“The overall sentiment is more on the downside,” Melvyn Chung Kai To, a trader at AXYS Stockbroking Ltd., one of the country’s largest brokerages, said in e-mailed comments on April 15 from the capital, Port Louis. “It’s a hit for our financial services industry. A bank went bust and the largest life insurer is also out.”
The regulator revoked the license of British-American Investment Co.’s Bramer Banking Corp. on April 2 and placed its insurance unit BAI Co. into administration, with Prime Minister Anerood Jugnauth saying there is evidence of links to a $690 million Ponzi scheme and that the lender risked depositors’ funds.
The events threaten to undermine efforts by Mauritius to position itself as a regional hub for financial services. The industry contributes about 10 percent to the island nation’s $11.9 billion gross domestic product, according to the African Development Bank.
The Stock Exchange of Mauritius’s benchmark Semdex Index has dropped for a record six straight months and is down 6.2 percent this year, the most of 14 main sub-Saharan African gauges tracked by Bloomberg. The rupee retreated 12 percent this year against the dollar, the worst performer on the continent after Ghana’s cedi and the Zambian kwacha, as foreign investors sold bank stocks and a weak euro hurt exports to the nation’s key trading partners.
Of the 41 Semdex stocks, 10 are up this year while 29 have declined. Bramer was the second-worst performer, down 40 percent before trading was halted as news of the possible Ponzi scheme emerged. Automatic Systems Ltd., which runs betting machines for horse racing, has had the gauge’s biggest retreat in 2015, falling 51 percent. The rout also affected hotel operators, agriculture companies and insurers.
The Financial Services Commission declined to comment beyond statements published on their website this month when it suspended licenses and appointed conservators and administrators for BAI Co. and Bramer Asset Management Ltd., companies owned by Bramer parent British American Investment Co.
Bank of Mauritius Governor Ramesh Basant Roi was attending International Monetary Fund and World Bank meetings in Washington and couldn’t immediately respond to questions, according to a person who answered the phone in his office on April 17. Calls to British American Investment weren’t answered.
Growth on the sugar-producing island is projected at 3.5 percent this year, slower than the sub-Saharan African average of 4.5 percent, according to the IMF. Global prices for the sweetener are down 23 percent in the past 12 months.
The rupee’s slide against the dollar, while staying stable against the euro, is weighing on the Mauritian economy, said Hanns Spangenberg, an analyst at NKC Independent Economists in Paarl, South Africa.
“Most exports are directed toward the euro zone,” he said by e-mail on April 10. “Imports are denominated in dollars, making imports more expensive.”
Foreign investors sold off the largest banks as the rupee began depreciating at the end of last year and as an opposition alliance won in parliamentary elections in December. That same month, Prime Minister Jugnauth fired central bank Governor Rundheersing Bheenick and Second Deputy Governor Mohamad Issa Soormally, while appointing Roi, who was governor from 1998 to 2006, to lead the regulator.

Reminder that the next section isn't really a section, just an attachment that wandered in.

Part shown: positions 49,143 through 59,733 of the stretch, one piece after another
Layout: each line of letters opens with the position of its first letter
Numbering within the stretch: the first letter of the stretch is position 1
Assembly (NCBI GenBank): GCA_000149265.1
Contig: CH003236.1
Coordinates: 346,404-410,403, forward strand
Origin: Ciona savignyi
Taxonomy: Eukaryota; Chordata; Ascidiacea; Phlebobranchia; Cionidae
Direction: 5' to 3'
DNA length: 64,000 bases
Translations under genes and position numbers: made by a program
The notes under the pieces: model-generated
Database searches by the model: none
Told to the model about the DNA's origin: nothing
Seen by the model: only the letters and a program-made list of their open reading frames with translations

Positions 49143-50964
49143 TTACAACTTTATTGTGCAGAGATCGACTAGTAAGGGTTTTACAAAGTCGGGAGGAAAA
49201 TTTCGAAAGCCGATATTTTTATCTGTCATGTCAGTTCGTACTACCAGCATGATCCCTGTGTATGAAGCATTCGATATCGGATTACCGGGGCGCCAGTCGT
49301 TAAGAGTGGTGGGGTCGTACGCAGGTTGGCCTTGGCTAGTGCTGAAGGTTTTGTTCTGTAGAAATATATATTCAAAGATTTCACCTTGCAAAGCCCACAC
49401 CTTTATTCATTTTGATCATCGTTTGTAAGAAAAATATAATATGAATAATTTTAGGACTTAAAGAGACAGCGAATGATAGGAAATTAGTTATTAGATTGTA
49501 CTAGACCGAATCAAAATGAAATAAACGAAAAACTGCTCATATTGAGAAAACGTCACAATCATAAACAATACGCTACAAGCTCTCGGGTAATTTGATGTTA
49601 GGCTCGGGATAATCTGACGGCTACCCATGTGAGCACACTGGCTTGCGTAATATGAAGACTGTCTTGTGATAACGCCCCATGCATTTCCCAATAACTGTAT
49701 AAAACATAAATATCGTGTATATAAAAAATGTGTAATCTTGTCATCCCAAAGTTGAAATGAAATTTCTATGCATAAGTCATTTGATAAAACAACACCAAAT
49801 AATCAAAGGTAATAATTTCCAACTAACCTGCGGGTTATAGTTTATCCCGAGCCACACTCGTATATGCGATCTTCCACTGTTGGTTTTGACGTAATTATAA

MCB Group Ltd., the largest company by market value on the Semdex and operator of Mauritius Commercial Bank, dropped 7.9 percent over the past 12 months to 199 rupees on Monday. The second-biggest company, SBM Holdings Ltd., which operates the State Bank of Mauritius, fell 14 percent since it began trading in October to 0.92 rupees.
While the main gauge retreated to the lowest since September 2013 last week, its relative-strength index and Bollinger bands pushed into territory that indicates to some investors the security is oversold and may be poised to gain. The rupee strengthened 0.2 percent to 36.0625 per dollar as of 2:36 p.m. in Port Louis.
With economic growth in the euro region set for the fastest pace since 2011, tourist arrivals rose 11 percent in the first quarter.
“Tourism seems to be picking up sharply, especially from Europe, which still contributes the majority of tourists,” Ronak Gadhia, a research analyst at Exotix Partners LLP who covers SBM and MCB, said by phone from London on April 13.
The Ponzi investigation is hurting investor sentiment toward the region, Alexei Yazikov, managing director at London-based First Frontier Capital Ltd., said by e-mail on April 10. Bramer Chief Executive Officer Ashraf Esmael didn’t immediately respond to a voice message on Thursday seeking comment and the company’s website is down.
The probe follows announcements last month that Mauritius’s Financial Services Commission suspended the licenses of three mutual funds and placed the companies into administration as part of a probe involving regulators in South Africa and Guernsey.
Weakness in the nation’s stock market is being caused by foreigners selling out, said Chung Kai To of AXYS.
“If we add a weak Mauritius rupee against the dollar, it’s affecting portfolios of dollar-denominated foreign funds,” he said. “The whole Bramer/BAI situation is definitely not helping.”